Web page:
TEHRAN — Iran on Thursday nearly doubled its death toll from last week’s hajj stampede, saying there was no hope of finding pilgrims missing after the tragedy.
“Seven days after this tragic accident … the status of all (pilgrims) injured has been completely cleared and reported,” Iran’s hajj organisation said in a statement carried by state television.
It said 464 Iranian pilgrims were thought to have died in the stampede near Mecca last Thursday.
Included in the new death toll was senior Iranian diplomat and former ambassador to Lebanon Ghazanfar Roknabadi, 49, who was attending the annual Muslim gathering and was confirmed killed, according to Iranian media.
Earlier, Saudi and Iranian health ministers agreed to repatriate the Iranian pilgrims killed in the crush, Saudi state media said, after Tehran threatened a “fierce” response over delays.
Tehran had accused Saudi of hindering its efforts to bring home the bodies of at least 239 Iranians who died in the tragedy near the Muslim holy city of Mecca.
Another 241 people, are among the Iranians still listed as missing six days after the deadly stampede, in which at least 769 pilgrims died.
Iranian state-run media has put the total death toll in the disaster as high as 4,000 but has not offered corroborating evidence for the higher number.
“The two parties have agreed on the repatriation of the bodies of identified dead Iranians as soon as possible,” Saudi’s SPA state news agency reported early Thursday following talks between the rivals in Jeddah.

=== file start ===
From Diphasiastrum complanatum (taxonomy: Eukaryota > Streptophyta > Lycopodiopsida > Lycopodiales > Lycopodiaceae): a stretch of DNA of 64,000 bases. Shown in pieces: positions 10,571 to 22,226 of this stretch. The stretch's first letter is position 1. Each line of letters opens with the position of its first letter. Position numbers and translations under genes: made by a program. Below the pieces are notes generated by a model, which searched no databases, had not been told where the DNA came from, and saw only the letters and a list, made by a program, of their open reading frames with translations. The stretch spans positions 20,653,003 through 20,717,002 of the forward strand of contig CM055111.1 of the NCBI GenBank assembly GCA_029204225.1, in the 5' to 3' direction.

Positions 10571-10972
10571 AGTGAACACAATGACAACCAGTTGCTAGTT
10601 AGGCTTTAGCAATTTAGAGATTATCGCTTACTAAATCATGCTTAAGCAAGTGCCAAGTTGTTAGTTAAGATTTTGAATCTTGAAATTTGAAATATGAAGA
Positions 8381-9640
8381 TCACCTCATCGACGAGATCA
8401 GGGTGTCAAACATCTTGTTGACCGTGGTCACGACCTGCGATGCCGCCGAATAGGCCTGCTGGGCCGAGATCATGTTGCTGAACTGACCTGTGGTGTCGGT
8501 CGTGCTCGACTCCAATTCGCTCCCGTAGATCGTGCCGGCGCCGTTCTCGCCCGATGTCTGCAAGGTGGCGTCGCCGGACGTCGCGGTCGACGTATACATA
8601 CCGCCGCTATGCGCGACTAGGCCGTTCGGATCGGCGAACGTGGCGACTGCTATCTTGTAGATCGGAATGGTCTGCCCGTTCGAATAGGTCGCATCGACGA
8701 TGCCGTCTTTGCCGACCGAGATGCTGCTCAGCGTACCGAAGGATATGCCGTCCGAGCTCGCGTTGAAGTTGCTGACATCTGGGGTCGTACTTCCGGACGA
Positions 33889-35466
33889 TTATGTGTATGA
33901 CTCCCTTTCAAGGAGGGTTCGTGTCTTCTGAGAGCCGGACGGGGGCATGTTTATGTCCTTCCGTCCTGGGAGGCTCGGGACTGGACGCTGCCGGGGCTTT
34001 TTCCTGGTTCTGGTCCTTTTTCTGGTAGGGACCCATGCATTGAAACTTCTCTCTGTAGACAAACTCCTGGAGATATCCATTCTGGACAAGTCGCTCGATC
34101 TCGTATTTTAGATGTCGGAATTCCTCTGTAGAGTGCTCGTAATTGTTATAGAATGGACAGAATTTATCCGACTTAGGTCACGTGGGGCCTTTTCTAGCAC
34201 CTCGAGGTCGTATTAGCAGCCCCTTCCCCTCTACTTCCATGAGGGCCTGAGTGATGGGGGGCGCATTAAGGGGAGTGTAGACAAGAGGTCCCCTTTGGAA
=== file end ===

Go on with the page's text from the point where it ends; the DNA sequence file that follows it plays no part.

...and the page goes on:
The two sides will also “maintain contacts to identify the rest and look after the wounded,” SPA added under the agreement struck between Saudi health minister Khaled al-Falih and his Iranian counterpart Hassan Hashemi.
It said the Saudi minister “stressed the kingdom’s government’s wish to cooperate with the Islamic Republic of Iran”.
Tehran claimed last week that Saudi authorities have failed to issue visas for Iranian officials who sought to travel to the kingdom to facilitate the repatriation of the dead and the injured.
The two regional rivals were already at odds over Iran’s support for Shiite Huthi rebels in Yemen, which lies on Saudi Arabia’s southern flank. That prompted Riyadh to form a coalition of Arab nations to combat the Huthis.
“Saudi officials are failing to do their duties,” Iran’s supreme leader Ayatollah Ali Khamenei said in a speech to graduating navy officers, following delays in the return of the hajj dead, accusing some of the officials of “slyness”.
“They should know that the slightest disrespect towards tens of thousands of Iranian pilgrims in Mecca and Medina and not fulfilling their obligation to transfer holy bodies will have Iran’s tough and fierce reaction.”
Times of Israel staff contributed to this report